Asked by slowgrind about 12 years ago

My shift begins at 0745 AM and ends at 0415 PM. That is 8 hours pay, plus 30 min. Non-paid lunch. We also get 2 10-minute breaks (paid). I don't think it is necessary to have mail delivery on Sunday. There is even debate in Congress and by the US Postal Service to cancel Saturday deliveries as a cost-savings measure. I am happy with the current schedule of delivering mail 6 days/week. Some co-workers would like to have delivery just Mon-Fri. So they could have normal "weekends" off. While I understand why some would like that, I feel that consolidating 6 days of delivery mail into 5 days of delivery would make for very heavy Mondays based on the current mail volume.

Letter Carrier, Mail Carrier, Postman, or Mailman - which is the preferred title?

Asked by blakeNY about 12 years ago

The official title of my position is "Letter Carrier - City". I don't care if I'm called any of the other titles mentioned above as they all accurately describe what I do.

Do you ever get attacked by aggressive dogs?

Asked by arsma5 about 12 years ago

No. There is a lot of training about avoiding situations where may get attacked by dogs. Basically if we see a loose dog, especially one we aren't familiar with, don't attempt to deliver the mail to that house or area. Furthermore we carry dog spray called "off!", which we can spray in a dogs face if an attack is imminent. Fortunately I've never had to use it. Several of my co-workers have been bit by dogs during their deliveries, but I don't think too seriously.

About 2-3 years ago I received a delivery from the USPS...on Xmas DAY. I always just assumed that Xmas is a federal holiday, meaning no mail service. Was that just a freak occurrence, or is the USPS now delivering on Xmas to compete with UPS, FedEx, etc?

Asked by swanson, ron swanson about 12 years ago

We will deliver Express Mail (which is our premium overnight service) EVERY day of the year. When I first started with the USPS, I was a "PTF", which means Part-time Flexible. Most carriers start out in this status. As a PTF, I would occasionally work on a Sunday to deliver Express Mail, which was done at no extra charge to the sender. Several years ago, we stopped the automatic attempts to deliver Express Mail and only deliver Express Mail on Sundays and Holidays if the sender pays a premium for it. These deliveries are usually done FROM a larger office since I don't think the Extra charge is often paid for to warrant having an employee come to our smaller office on a Sunday just in case there is an Express Mail item to deliver. To answer your specific question, it is possible that the office near where you live also decided to deliver Priority Mail or other packages on Christmas Day. You are correct to say that there is no regular service on Christmas or 9 other Federal Holidays observed by the USPS.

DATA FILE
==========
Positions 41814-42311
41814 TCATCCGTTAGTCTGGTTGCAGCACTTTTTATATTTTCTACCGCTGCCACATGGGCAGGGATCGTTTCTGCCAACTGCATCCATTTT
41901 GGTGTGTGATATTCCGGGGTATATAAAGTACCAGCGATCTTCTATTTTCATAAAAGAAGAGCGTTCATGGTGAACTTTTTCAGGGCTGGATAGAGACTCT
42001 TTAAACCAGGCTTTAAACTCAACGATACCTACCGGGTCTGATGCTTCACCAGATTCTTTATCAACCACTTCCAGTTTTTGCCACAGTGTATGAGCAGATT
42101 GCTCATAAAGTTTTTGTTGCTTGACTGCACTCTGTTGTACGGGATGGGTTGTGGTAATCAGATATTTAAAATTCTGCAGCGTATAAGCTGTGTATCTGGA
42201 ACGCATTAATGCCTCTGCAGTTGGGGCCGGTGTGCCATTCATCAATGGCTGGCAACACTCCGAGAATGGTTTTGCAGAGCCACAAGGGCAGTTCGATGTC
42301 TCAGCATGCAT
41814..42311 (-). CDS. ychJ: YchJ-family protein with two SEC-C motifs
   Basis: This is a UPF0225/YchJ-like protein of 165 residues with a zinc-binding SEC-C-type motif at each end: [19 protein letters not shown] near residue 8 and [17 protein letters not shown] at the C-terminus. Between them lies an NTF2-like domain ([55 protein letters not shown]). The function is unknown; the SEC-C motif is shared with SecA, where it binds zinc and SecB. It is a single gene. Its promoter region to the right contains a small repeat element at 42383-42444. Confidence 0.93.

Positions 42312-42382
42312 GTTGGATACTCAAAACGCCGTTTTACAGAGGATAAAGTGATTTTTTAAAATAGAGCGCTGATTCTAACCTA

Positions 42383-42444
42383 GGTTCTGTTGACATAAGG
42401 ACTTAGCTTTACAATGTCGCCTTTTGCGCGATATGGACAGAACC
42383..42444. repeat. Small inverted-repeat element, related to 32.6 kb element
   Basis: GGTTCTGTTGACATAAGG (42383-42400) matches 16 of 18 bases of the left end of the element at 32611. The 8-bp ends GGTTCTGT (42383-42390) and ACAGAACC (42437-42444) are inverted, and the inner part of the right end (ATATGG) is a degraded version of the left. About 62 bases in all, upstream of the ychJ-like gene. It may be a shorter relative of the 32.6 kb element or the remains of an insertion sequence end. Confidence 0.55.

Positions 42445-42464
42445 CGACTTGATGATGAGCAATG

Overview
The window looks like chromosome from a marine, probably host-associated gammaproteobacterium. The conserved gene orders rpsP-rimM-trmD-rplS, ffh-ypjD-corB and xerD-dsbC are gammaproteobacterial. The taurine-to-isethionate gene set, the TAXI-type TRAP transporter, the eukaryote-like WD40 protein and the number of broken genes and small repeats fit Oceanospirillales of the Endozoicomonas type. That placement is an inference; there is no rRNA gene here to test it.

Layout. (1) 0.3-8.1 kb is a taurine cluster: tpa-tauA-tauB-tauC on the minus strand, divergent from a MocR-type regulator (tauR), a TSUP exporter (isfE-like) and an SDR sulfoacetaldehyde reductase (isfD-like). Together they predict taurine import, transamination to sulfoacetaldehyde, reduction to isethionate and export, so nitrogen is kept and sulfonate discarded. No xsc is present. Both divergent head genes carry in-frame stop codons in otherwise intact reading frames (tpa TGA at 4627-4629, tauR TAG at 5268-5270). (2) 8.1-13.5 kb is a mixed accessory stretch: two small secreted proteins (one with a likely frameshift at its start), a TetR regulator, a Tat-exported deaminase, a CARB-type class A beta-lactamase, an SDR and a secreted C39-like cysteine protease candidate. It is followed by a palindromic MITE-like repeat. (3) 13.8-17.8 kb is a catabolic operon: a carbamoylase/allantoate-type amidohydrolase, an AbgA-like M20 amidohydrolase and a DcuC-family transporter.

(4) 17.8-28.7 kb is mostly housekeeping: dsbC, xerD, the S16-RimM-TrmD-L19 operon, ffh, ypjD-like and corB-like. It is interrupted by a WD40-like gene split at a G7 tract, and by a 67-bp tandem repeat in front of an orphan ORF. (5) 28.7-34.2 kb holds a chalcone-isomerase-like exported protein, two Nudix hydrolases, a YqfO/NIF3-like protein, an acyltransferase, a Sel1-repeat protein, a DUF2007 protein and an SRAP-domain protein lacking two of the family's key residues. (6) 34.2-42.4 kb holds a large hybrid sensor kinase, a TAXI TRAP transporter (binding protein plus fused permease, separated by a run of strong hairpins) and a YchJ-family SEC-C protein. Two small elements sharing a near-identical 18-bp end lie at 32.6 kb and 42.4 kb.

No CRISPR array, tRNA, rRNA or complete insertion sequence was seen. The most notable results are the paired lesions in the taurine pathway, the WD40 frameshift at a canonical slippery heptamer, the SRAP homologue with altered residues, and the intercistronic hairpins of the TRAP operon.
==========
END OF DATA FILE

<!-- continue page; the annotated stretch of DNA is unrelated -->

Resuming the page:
With snail mail on the decline, are executives at USPS frequently discussing ways to evolve with the times or get into new lines of business in order to stay profitable?

Asked by emily_boeler about 12 years ago

I would like to think that the executives are looking at ways to keep up with the pace of technology and adapt to changes to keep us relevant/profitable. I just don't know if there is a clear solution. Proposed changes as to what lines of business we can get involved in might need approval of Congress. For example, I think the legislation that recently passed the Senate would allow us to deliver alcohol. The senior management seems more focused now on cutting costs instead of being too innovative due to the restrictions on getting into new lines of business. An example of this would be a propsal to cut delivery of mail from 6 days/week to 5 days/week.